The Tønder festival's most beautiful stage though is the living room on a truck just outside the festival area. Red Molly and Tupelo are playing away - no amplification, 100% acoustic and handmade.
In the Visemøllen there is another Folk Spot Denmark and I gather a couple of tunes of the trad dance band Svøbsk, before I make it into the marquee again. There is rock'n'reel with the band of Jarlath Henderson and Ross Ainslie. Once partners in crime the Scottish and Northern Irish piper, respectively, formed a mighty outfit, ft. fiddler Matheu Watson, guitarist Ali Hutton and bass player Duncan Lyall.
Thanks to the sympathetic drumming of James Mackintosh, the tunes are not drowned by rock'n'roll. The three folk pop songs (one original, one by Gerry Rafferty and John Martyn, respectively) are not my cup o' tae but suit Jarlath's voice very much.
Ah, time flies so fast! It is Sunday noon, it is ceilidh time again. The marquee is packed to the brim at last, and there is an enthusiastic audience clapping, hollering, yelling and screaming. Brian McNeill and Ron Kavana present the best of the crop to recall what you've seen and what you've missed.
Proceedings are kicking off with the Tønder Festival Ceilidh Crew, ft. members of Dervish and the Niamh Ní Charra band. There are almost 20 musicians on stage. Niamh follows with a couple of Sliabh Luachra tunes and a Gaelic song.
The Whileaways (the Irish trio formerly know as The Wildflowers) set the scene for a rather quiet interlude. Rod Sinclair then is ironically introduced as the last of the heavy metal banjoists.
Rod is accompanied by Ron Kavana who eventually sings his big hit "Reconciliation." Brian leads the shanty "South Australia" with the Whileaways joining in, same as -- surprise surprise -- Ian McCalman does. Sometimes you have to sing a simple song, Brian muses, just do it and it would make the world a better place.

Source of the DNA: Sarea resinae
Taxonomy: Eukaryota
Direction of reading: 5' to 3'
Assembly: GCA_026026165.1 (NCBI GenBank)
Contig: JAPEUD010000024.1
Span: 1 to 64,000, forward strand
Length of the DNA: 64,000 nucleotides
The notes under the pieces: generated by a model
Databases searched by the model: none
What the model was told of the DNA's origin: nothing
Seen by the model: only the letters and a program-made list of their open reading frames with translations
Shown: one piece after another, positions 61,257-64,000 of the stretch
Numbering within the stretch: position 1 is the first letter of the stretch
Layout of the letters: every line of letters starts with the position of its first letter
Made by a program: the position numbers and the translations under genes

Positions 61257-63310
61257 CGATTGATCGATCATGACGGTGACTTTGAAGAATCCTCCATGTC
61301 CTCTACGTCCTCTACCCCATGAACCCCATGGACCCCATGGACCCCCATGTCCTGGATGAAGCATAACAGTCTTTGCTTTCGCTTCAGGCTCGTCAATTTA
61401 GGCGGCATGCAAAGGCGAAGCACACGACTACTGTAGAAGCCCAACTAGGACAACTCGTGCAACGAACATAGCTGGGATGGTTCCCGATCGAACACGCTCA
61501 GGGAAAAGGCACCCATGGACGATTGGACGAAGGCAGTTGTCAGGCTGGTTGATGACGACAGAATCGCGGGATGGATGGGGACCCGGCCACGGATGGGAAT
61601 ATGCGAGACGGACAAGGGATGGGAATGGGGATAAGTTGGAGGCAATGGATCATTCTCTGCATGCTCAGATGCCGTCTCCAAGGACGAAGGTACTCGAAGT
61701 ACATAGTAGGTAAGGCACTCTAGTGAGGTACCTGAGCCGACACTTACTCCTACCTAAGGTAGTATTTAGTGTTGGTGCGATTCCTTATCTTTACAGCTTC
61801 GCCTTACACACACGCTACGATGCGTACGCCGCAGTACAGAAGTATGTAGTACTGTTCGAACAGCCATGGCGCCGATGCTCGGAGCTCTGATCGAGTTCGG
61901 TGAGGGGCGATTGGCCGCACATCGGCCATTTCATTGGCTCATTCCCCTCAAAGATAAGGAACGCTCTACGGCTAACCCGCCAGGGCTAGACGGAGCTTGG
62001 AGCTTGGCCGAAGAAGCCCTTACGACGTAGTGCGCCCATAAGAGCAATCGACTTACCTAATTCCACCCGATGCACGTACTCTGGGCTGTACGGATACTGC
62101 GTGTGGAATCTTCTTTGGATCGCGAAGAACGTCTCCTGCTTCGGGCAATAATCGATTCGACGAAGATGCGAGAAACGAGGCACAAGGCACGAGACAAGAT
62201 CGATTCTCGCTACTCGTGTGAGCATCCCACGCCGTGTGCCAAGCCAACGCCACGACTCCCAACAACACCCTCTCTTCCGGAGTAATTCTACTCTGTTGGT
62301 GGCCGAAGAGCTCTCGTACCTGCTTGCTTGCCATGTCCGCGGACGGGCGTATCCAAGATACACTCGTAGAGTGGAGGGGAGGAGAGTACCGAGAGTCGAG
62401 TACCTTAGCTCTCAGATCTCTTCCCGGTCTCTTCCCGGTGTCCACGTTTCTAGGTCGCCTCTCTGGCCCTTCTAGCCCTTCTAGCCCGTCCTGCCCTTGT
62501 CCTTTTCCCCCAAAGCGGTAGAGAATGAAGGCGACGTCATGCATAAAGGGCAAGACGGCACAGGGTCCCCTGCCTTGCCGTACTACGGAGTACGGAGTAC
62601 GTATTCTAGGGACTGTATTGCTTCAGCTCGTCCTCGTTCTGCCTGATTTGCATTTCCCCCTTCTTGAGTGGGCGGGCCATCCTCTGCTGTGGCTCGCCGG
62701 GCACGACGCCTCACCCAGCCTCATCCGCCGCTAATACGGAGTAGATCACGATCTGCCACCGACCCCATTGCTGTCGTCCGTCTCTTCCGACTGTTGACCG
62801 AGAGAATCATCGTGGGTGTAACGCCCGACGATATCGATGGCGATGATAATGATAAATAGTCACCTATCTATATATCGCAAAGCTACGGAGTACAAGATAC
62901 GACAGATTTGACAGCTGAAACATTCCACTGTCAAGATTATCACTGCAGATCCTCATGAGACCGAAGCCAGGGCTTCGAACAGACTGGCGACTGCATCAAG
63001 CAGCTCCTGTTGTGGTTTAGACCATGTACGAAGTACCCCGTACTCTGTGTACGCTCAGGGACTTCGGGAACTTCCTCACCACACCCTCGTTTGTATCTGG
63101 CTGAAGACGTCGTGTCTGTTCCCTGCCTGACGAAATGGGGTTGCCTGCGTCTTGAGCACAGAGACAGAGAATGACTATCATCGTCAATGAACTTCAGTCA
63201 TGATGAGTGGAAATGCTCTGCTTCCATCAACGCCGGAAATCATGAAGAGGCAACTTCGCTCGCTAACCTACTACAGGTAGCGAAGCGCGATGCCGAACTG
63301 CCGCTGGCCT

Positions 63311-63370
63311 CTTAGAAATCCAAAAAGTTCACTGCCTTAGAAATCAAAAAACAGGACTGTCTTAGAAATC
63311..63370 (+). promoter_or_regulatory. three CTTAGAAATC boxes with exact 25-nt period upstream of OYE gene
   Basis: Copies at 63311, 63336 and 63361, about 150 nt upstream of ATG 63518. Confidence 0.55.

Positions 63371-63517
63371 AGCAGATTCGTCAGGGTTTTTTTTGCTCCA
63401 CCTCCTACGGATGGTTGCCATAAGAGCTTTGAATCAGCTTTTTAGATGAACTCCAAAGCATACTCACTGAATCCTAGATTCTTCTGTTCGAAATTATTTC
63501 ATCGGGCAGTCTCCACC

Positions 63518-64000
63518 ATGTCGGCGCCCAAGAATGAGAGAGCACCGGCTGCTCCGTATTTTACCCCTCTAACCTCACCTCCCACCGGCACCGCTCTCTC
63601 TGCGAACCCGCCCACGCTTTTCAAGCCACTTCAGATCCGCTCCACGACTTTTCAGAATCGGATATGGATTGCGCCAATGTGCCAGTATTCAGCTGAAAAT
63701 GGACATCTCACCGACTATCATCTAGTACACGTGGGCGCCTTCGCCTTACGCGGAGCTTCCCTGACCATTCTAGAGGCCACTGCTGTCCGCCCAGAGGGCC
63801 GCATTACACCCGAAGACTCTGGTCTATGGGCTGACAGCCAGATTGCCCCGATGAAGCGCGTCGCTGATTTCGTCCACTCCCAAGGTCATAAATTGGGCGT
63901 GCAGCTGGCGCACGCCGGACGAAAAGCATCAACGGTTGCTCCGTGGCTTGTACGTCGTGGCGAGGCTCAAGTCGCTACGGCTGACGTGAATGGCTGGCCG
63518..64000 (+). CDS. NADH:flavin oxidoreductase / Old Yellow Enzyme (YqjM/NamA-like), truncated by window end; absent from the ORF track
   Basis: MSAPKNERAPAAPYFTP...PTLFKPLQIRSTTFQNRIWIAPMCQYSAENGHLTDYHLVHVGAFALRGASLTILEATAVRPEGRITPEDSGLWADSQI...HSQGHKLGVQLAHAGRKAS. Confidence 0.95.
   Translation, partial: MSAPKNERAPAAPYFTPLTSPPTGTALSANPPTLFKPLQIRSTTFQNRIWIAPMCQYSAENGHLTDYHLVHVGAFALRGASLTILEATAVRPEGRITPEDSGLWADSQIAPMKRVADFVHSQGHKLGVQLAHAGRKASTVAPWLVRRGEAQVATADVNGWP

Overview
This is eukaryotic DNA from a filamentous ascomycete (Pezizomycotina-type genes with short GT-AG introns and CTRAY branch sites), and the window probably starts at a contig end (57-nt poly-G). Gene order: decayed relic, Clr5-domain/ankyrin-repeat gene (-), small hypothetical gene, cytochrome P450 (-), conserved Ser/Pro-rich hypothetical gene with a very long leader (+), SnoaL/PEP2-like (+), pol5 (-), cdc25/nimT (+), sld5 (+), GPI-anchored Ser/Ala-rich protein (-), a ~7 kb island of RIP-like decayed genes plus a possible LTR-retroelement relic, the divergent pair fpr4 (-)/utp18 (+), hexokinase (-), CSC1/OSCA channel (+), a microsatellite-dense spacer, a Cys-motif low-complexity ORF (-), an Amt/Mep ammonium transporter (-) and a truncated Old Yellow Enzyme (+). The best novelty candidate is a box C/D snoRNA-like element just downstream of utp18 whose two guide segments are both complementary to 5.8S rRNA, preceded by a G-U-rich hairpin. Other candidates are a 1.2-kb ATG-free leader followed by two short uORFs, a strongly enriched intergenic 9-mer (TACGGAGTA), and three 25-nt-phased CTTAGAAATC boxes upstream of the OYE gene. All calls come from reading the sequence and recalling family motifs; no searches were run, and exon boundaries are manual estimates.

Troy McGillivray is joined by half a dozen ofDanish pre-teenage girl fiddlers. The Ainslie Henderson Band is rocking away with a set of traditonal Scottish pipe tunes and Gordun Duncan's pipe version of AC/DC's "Thunderstruck."
A big set of reels features many fellow artists. Duncan Chisholm remains on stage for the most colourful set of the entire ceilidh, before Tupelo takes the stage by storm and gets everybody up on their feet. Ron Kavana performs a drum solo, and James Cramer has a sore throat as if he didn't sleep for days and drank too much Tuborg in the morning. He probably didn't sleep and ...
The session band plays "Johnnie B Goode" now and I take a coffee break. Bluesman Guy Davis is jamming backstage for a bewitched female audience. When I enter the marquee again, Dervish is in full flight. The ceilidh's grande finale has tunes, tunes and some more tunes ...
Well, I personally love the direction the Tønder Festival has taken, and I really hope that audiences will agree with me and keep Denmark's premier folk and roots festival going. Some of the new festival concept is embryonic and doesn't work out perfectly, but patience and good will would be great helpers - from both audiences and personnel. Just one thing, easily straightened out - I would favour a better timetable in the festival's booklet, especially if you have no intentions to stay in one place but wander around.
Photo Credits: (1) Svøbsk, (2) Trias, (3) Tupelo, (4) Guy Davis, (5) Jarlath Henderson & Ross Ainslie (by Walkin' Tom).